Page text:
Once upon a time, in a far away land, lived a young girl called Cinderella. Her father had died when she was quite young. She lived with her step mother and two step-sisters, who weren‚t particularly fond of her. Her step-mother wasn‚t motherly and she had more of a kinship with strangers she passed on the road than with her step-sisters.
Cinderella was not mistreated, or made to undergo any torture, but she would have been happier if this had been the case. She would have been comforted by the fact that her existence had at least excited hatred or even resentment in her near (and definitely not dear) ones. But she wasn‚t even given this satisfaction .She lived in benign neglect, alternately day-dreaming about being beaten or caressed by her step-mother, tormented or loved by her step-sisters, treated with respect or disrespect by the servants. All the options were equally tantalizing; it was the indifference which was unbearable.
Cinderella could have been pretty or ugly, nobody could really decipher if her looks were stunningly good or shockingly bad. It could have been either. Her demeanor could have been pleasing or repulsive, her speech mellow or stuttering, her last name illustrious or common. Nobody knew. As far as the world was concerned, Cinderella was a nonentity.
But suddenly, the world changed. News came from the neighboring kingdom that their prince, the most eligible bachelor across the seven seas, was looking for his soul-mate, his bride. All maidens, from all corners of the world, were invited. There were no restrictions on entry- all who considered themselves eligible were eligible.
The news created the expected furore and excitement. Cinderella‚ step-sisters and step-mother started preparations for the trip and the ball with great gusto. Nothing was said to Cinderella- she wasn‚t stopped from coming with them, but she wasn‚t asked to come either. Her decision to stay back and help the cook with the dishes evoked the same unruffled response that an intention of going to the ball in full glory would have called forth.
Cinderella, on the other hand, became even more despondent after her relatives left for the ball. She went to sit in the moonlit courtyard, and there- a miracle happened. A celestial being descended from the heaven- an angel by the name of Common Sense. Cinderella realized, as she gazed at the stars, that the even sky could not be her limit, but only if she wanted to break that barrier. There was no glass ceiling over her- no indifference, no discrimination against her gender, mind or class could hold ground unless she wanted it to.
The self realization was like a boon from Cinderella‚s fairy godmother. She collected her wits and brushed the intelligence and aesthetic senses that had been withering away. She fashioned herself a new gown from her old dresses and the new cloth her step-sisters had left behind as waste. Her shoes were made from fresh flowers from the garden. Cinderella also came up with a new form of transport- a common chariot with special shafts and wheels her father had invented and no one had used. Her foot-men and steward were common field hands, who were exceptionally good at the job because of their loyalty, prowess and agility, and who never got the job because they were from the lower classes.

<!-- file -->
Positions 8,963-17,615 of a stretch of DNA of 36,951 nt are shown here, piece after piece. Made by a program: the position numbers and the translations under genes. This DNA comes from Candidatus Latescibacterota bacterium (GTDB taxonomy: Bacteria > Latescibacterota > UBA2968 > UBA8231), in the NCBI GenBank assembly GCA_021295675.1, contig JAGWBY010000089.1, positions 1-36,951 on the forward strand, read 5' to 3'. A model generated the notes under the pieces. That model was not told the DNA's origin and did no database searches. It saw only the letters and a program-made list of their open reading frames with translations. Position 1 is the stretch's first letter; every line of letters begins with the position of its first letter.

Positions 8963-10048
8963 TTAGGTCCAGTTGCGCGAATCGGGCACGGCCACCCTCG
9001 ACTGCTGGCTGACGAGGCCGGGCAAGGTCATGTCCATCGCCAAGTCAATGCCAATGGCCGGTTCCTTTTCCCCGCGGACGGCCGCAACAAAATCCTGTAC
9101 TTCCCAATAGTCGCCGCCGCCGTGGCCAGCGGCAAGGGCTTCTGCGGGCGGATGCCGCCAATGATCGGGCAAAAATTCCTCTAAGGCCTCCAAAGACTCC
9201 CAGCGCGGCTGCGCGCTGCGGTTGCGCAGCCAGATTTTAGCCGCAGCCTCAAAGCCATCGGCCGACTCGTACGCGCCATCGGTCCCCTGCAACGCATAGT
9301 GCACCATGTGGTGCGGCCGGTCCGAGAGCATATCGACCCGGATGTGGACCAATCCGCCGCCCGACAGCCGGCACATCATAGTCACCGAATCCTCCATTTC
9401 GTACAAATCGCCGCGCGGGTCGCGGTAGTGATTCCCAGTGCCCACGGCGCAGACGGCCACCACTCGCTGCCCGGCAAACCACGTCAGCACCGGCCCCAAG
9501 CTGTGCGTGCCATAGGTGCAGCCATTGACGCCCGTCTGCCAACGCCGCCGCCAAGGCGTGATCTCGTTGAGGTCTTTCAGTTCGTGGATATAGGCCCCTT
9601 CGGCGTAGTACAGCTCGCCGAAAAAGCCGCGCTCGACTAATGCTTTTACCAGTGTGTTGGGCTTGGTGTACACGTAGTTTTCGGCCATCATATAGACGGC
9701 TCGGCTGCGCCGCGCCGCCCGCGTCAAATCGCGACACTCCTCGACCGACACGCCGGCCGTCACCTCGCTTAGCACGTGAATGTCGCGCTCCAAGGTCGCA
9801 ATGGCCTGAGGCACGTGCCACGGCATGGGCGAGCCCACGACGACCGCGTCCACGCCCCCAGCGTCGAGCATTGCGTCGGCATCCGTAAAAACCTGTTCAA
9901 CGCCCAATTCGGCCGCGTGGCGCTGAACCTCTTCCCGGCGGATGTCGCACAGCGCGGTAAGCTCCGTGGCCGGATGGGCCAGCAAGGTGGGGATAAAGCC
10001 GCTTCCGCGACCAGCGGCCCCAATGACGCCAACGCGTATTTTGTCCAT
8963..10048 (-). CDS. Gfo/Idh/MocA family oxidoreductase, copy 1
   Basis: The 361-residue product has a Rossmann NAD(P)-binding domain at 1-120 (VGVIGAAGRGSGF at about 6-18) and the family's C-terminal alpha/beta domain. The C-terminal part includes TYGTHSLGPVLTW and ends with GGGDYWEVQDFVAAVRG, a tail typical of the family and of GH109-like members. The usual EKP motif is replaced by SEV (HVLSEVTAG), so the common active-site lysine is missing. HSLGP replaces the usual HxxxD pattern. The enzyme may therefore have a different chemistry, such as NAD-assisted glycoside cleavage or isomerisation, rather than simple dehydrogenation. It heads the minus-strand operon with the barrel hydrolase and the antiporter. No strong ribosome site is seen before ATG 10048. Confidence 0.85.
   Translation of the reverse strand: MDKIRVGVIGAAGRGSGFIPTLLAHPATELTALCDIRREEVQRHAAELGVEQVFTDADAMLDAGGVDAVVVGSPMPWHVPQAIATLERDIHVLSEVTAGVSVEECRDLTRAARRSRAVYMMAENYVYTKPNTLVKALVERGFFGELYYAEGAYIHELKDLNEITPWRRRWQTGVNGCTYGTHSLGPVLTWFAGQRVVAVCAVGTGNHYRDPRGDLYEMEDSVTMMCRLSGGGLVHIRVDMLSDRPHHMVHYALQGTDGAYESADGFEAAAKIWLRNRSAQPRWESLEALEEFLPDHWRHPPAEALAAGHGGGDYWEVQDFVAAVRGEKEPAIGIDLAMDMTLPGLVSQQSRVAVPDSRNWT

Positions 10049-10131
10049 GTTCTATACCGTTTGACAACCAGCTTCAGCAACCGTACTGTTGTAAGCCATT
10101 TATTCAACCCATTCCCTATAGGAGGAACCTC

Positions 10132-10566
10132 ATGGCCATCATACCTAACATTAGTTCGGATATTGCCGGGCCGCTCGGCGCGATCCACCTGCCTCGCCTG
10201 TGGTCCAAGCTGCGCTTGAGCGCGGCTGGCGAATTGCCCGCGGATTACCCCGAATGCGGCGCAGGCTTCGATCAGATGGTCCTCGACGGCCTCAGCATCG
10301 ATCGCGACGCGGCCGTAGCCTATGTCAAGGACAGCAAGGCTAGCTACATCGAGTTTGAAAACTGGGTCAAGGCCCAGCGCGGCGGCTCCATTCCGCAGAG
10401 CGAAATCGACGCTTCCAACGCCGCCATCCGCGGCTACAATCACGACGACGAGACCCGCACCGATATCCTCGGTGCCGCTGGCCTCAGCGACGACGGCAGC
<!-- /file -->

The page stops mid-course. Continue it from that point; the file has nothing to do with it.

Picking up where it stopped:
So, did Cinderella reach the ball? Well, no, she didn‚t. Because reach is not the word for the entry she made and the impact her appearance had. She looked beautiful, almost ethereal, because her beauty was made of self-confidence and an innocent joy for life.
It didn‚t surprise anyone that the Prince was immediately enamored by Cinderella and asked her for all her dances in the ball. Cinderella acquiesced, and as she was dancing, she suddenly realized that she wasn‚t prepared for the proposal the Prince seemed ready to make. She broke away from him as the realization dawned on her, half-stumbled, half-ran out of the ball-room, and vanished into the night.
The Prince was shocked, but he recovered quickly. The illustrious maiden, he declared, had seemed to have lost the track of time as she was dancing with him, and ran away as soon as she realized that it was going to be (He stole a quick glance at the wall-clock) twelve. He also declared his intention of looking for her. (After all, she had slighted his imperial dignity and had to be punished for it)
Cinderella was found quickly enough, because of the tremendous change wrought in her form due to her new insight into life. Her family‚s neglect had ceased to bother her and she had started looking like the talented and pretty girl she could have always been. The soldiers were almost guided to the home of what had been a non-descript girl.
The prince met her again, to see her for the last time before he declared her sentence. But he was so struck by Cinderella‚s beauty that on the spur of the moment he asked her to marry him. Cinderella quickly realized that her life depended on her answer, so she said a yes almost spontaneously.
Cinderella and the Prince Charming were married with great pomp and show. They were married for a year, after which Cinderella filed a case for separation. The judge granted her the divorce and alimony of millions and Cinderella lived happily ever after.